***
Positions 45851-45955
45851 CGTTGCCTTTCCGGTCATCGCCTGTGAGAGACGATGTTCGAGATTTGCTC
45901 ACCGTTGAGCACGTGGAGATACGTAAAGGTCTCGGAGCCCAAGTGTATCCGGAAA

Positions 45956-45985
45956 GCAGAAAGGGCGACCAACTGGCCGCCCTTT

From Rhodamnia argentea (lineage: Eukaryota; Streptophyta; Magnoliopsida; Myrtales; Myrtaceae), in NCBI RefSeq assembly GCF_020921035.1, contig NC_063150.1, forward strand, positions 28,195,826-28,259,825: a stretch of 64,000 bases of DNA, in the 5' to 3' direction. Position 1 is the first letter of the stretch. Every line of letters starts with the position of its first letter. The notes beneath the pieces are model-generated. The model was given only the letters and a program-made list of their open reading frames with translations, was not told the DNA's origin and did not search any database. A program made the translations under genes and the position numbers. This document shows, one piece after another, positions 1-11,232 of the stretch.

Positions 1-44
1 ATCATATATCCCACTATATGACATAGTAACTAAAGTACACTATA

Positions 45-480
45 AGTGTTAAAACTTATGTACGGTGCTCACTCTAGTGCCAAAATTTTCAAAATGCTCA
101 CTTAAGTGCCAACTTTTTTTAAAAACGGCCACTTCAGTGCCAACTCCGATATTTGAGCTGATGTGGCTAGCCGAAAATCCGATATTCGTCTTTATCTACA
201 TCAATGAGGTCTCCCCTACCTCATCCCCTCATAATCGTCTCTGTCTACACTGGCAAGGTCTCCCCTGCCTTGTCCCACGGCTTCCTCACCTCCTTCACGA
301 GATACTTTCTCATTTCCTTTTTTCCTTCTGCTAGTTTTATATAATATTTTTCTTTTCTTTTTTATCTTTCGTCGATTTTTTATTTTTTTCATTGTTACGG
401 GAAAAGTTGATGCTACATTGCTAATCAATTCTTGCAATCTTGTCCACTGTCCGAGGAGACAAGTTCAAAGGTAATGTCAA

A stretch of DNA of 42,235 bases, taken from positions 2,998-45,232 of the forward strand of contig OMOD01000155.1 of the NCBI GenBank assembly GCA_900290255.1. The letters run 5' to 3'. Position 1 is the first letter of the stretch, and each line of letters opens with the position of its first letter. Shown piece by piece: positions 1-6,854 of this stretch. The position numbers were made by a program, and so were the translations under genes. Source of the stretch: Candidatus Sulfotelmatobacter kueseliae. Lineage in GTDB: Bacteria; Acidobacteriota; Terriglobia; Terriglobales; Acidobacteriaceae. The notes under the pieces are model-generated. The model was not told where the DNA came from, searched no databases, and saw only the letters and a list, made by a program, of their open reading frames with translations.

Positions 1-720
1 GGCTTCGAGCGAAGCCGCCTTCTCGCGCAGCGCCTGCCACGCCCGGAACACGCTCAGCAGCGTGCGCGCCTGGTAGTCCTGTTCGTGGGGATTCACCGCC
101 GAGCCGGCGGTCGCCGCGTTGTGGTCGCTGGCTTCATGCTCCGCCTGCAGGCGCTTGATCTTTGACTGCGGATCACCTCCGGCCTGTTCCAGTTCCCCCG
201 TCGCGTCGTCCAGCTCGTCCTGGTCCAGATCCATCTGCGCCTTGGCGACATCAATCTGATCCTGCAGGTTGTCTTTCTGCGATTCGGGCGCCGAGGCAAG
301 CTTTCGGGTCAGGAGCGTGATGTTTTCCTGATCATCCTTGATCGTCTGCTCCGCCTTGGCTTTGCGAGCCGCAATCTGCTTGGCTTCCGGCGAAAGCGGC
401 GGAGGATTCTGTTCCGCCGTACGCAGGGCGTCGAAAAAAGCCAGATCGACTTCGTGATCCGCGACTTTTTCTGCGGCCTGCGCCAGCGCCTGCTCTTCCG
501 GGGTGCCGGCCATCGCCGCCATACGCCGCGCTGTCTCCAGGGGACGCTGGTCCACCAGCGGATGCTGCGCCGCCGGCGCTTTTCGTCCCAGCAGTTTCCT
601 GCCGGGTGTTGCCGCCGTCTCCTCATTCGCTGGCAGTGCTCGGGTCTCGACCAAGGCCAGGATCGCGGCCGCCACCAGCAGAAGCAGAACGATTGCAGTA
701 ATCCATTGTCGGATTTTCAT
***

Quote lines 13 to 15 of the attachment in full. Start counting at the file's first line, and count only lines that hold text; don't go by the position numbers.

301 GATACTTTCTCATTTCCTTTTTTCCTTCTGCTAGTTTTATATAATATTTTTCTTTTCTTTTTTATCTTTCGTCGATTTTTTATTTTTTTCATTGTTACGG
401 GAAAAGTTGATGCTACATTGCTAATCAATTCTTGCAATCTTGTCCACTGTCCGAGGAGACAAGTTCAAAGGTAATGTCAA

A stretch of DNA of 42,235 bases, taken from positions 2,998-45,232 of the forward strand of contig OMOD01000155.1 of the NCBI GenBank assembly GCA_900290255.1. The letters run 5' to 3'. Position 1 is the first letter of the stretch, and each line of letters opens with the position of its first letter. Shown piece by piece: positions 1-6,854 of this stretch. The position numbers were made by a program, and so were the translations under genes. Source of the stretch: Candidatus Sulfotelmatobacter kueseliae. Lineage in GTDB: Bacteria; Acidobacteriota; Terriglobia; Terriglobales; Acidobacteriaceae. The notes under the pieces are model-generated. The model was not told where the DNA came from, searched no databases, and saw only the letters and a list, made by a program, of their open reading frames with translations.